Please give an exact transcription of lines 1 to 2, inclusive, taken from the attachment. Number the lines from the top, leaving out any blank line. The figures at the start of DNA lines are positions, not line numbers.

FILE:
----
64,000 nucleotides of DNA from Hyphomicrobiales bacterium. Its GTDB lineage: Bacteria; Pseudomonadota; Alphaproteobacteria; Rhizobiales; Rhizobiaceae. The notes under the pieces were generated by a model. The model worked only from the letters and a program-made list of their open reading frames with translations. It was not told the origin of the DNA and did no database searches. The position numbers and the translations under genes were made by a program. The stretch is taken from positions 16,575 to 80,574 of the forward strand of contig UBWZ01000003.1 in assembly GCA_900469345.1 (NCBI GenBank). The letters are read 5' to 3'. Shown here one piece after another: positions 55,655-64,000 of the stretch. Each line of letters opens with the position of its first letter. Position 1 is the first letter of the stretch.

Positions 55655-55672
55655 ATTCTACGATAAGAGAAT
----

64,000 nucleotides of DNA from Hyphomicrobiales bacterium. Its GTDB lineage: Bacteria; Pseudomonadota; Alphaproteobacteria; Rhizobiales; Rhizobiaceae. The notes under the pieces were generated by a model. The model worked only from the letters and a program-made list of their open reading frames with translations. It was not told the origin of the DNA and did no database searches. The position numbers and the translations under genes were made by a program. The stretch is taken from positions 16,575 to 80,574 of the forward strand of contig UBWZ01000003.1 in assembly GCA_900469345.1 (NCBI GenBank). The letters are read 5' to 3'. Shown here one piece after another: positions 55,655-64,000 of the stretch. Each line of letters opens with the position of its first letter. Position 1 is the first letter of the stretch.

Positions 55655-55672